Ireland’s 2011 budget was passed by the Dáil (parliament) yesterday, as the Fianna Fáil-Green party government began the implementation of a four-year plan to cut spending by €15 billion.
The government won the first vote on the budget by 82 to 78.
The measures contained in the fourth austerity budget since 2008 fall most heavily on the poor and low-paid workers, who are to be made to pay for the reckless activities of the banks.
The content of the budget was dictated by international finance capital through the European Union and the International Monetary Fund. In discussions that led to an €85 billion bailout being finalised at the end of November, they demanded swingeing cuts from the government, including a binding commitment to slash the minimum wage, and the reduction of Ireland’s budget deficit to 3 percent of GDP by 2015.
Another €35 billion package for the country’s bankrupt financial institutions was also agreed, part of which will be funded by handing over the bulk of the national pension fund.
Despite attempting to downplay the severity of the cuts in his budget speech with talk of signs of emerging “recovery”, Finance Minister Brian Lenihan accepted that the figures for economic growth outlined were well above those predicted by the EU and IMF, which downgraded their growth projections for Ireland. Should the growth levels estimated by Lenihan fail to be realised, cuts will need to be intensified once again.
Among the most sweeping cuts are those on the welfare system, which will see a total of €780 million of cuts next year. Social welfare payments will be reduced by roughly 5 percent, making it even harder for the more than 400,000 unemployed to make ends meet.
The government will also seek to force unemployed workers off benefits and into low-paying, temporary jobs. Lenihan announced a number of schemes to subsidise internships and training schemes in partnership with the private sector, following on from the commitment to adopt workfare-style measures in the bailout agreement signed with the EU and IMF.
Other cuts to benefits will see child benefit reduced, by €10 per month for the first two children, €20 for the third child, and back to €10 for the fourth. Children’s charities warned that the measures would increase child poverty rates across the country.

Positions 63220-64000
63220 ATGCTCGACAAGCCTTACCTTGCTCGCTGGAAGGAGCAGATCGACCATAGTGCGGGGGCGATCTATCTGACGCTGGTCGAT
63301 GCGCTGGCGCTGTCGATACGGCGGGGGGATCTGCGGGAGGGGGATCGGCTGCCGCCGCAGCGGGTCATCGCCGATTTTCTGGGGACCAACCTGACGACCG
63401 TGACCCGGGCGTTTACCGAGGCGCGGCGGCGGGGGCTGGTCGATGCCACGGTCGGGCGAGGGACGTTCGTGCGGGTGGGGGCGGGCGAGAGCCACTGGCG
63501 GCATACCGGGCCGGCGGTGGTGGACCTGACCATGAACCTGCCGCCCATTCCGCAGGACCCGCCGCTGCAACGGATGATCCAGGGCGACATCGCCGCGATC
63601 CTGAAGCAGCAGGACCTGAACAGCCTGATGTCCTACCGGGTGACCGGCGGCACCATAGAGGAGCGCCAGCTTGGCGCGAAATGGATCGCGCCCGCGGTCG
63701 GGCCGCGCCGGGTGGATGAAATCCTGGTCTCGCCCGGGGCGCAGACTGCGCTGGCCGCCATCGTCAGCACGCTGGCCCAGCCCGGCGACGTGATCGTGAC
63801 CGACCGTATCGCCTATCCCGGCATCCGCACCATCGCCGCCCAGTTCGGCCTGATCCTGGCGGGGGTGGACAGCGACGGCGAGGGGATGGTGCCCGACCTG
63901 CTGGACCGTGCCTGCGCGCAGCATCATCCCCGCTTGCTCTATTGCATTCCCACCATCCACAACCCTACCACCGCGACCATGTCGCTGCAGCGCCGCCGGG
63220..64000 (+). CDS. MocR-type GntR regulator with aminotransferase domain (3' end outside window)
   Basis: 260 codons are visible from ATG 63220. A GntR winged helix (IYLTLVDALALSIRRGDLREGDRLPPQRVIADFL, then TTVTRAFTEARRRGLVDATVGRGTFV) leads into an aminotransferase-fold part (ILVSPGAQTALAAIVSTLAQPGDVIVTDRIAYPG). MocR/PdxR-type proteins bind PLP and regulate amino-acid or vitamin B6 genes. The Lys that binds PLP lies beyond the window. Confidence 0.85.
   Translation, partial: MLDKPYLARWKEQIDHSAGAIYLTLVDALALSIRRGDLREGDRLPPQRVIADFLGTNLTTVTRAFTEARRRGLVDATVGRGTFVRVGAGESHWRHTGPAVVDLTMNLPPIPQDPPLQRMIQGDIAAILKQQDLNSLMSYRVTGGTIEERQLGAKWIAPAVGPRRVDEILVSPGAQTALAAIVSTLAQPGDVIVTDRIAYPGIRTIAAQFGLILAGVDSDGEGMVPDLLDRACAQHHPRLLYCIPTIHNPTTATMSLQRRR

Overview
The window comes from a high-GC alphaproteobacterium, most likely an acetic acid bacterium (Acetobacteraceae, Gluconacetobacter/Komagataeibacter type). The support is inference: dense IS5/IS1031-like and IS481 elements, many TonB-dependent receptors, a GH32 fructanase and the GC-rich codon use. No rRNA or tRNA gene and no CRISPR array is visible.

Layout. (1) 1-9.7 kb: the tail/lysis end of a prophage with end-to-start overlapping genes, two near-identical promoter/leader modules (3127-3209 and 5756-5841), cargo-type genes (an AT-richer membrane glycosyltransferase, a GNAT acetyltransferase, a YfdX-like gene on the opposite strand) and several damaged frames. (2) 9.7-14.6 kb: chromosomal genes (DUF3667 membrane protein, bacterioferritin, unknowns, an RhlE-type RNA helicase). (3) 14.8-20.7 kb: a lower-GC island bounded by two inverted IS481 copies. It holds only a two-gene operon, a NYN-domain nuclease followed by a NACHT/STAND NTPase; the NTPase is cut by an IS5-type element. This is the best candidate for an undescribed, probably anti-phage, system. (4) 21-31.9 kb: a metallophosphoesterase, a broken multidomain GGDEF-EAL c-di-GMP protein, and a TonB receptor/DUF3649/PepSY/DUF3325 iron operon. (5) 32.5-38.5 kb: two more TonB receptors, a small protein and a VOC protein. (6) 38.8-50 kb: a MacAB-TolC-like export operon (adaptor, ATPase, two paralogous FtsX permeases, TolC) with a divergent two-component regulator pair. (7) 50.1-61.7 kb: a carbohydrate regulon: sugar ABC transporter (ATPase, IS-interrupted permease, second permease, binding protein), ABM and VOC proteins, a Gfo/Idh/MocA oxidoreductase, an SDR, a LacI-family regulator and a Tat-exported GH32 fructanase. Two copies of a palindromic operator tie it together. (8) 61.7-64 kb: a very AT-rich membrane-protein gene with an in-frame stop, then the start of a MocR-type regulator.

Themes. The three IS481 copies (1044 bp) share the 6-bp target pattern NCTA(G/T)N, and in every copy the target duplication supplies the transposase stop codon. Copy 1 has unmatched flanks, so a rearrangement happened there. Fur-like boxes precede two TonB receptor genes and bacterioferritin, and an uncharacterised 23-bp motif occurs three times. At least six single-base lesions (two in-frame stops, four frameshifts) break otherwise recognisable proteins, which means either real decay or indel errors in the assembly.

A new universal services charge is to be implemented, which will affect all those who are working. The current health levy and income levy is to be done away with to be replaced by a new charge, which will be determined according to income levels. Tax credits, which provided assistance to low-paid workers, will be slashed by 10 percent.
The low-paid will suffer further, thanks to the lowering of the income tax threshold and the narrowing of tax bands. This latter measure will ensure that more workers pay higher rates of income tax. The combined tax measures are projected to raise over €1 billion for the government next year, and, according to Lenihan, will see the percentage of the workforce paying tax increase from 45 percent to 60 percent.
In estimates after the budget, it was suggested that those earning between €15,000 and €25,000 per year could lose roughly 4 percent of their income based on the various tax measures. Indirect taxes will also rise, with excise duty on petrol increasing.
Workers in the public sector will see their pensions cut by 5 percent, while the tax exemption for pension contributions will be removed. Pensioners will also see some of their tax exemptions abolished.
A new pension system for the public service will begin in 2011, which will include a pension calculated on career salary rather than final salary. There will be an increase in the retirement age, and an increase in pensions to be calculated on the retail price index, a move that will see pension values drop.
For young people, the cost of education will rise sharply, with fees for university and college level education rising to €2,000 from the current level of €1,500. Families with more than one child in education at any one time will not have to pay the full fees but will instead pay a reduced rate.
A number of token measures were imposed on the better off, including a public sector pay cap. For politicians, pay cuts for the Taoiseach and government ministers were also revealed.
The passage of the budget had remained in doubt in the days leading up to the vote, but in the event the two independents required to provide the government with its majority backed the bill. Michael Lowry, one of the independents, said in a statement on Monday, “Despite some adverse reaction in my constituency to this decision, I feel duty-bound to put the country’s interests first.”
Reports that a number of “rebel” Fianna Fáil TDs would emerge to oppose the budget did not materialise. According to commentators, it is now considered unlikely that any challenge to the leadership of Brian Cowen will take place within the party before the new year.
The opposition’s vote against the budget did not represent any rejection of the cuts being imposed. Fine Gael, Labour and Sinn Fein have all accepted the need to reduce the budget deficit through varying combinations of tax hikes and spending cuts. Fine Gael was in favour of the €6 billion budget cut in 2011, while Labour argued it should be somewhat less. But Labour has fully committed itself to the target of reducing the budget deficit to 3 percent of GDP within four years.
Speaking after the budget’s release, Fine Gael spokesman Michael Noonan criticised the government for a failure to put forward any plans for job creation. But on the key question of the level of cuts, Noonan described Lenihan’s plan for fiscal consolidation as “sound”. His opposition was only to government “incompetence” for its failure to deal with the banking crisis, focussing particularly on the National Asset Management Agency (NAMA), which has shifted vast amounts of banking debt onto the state.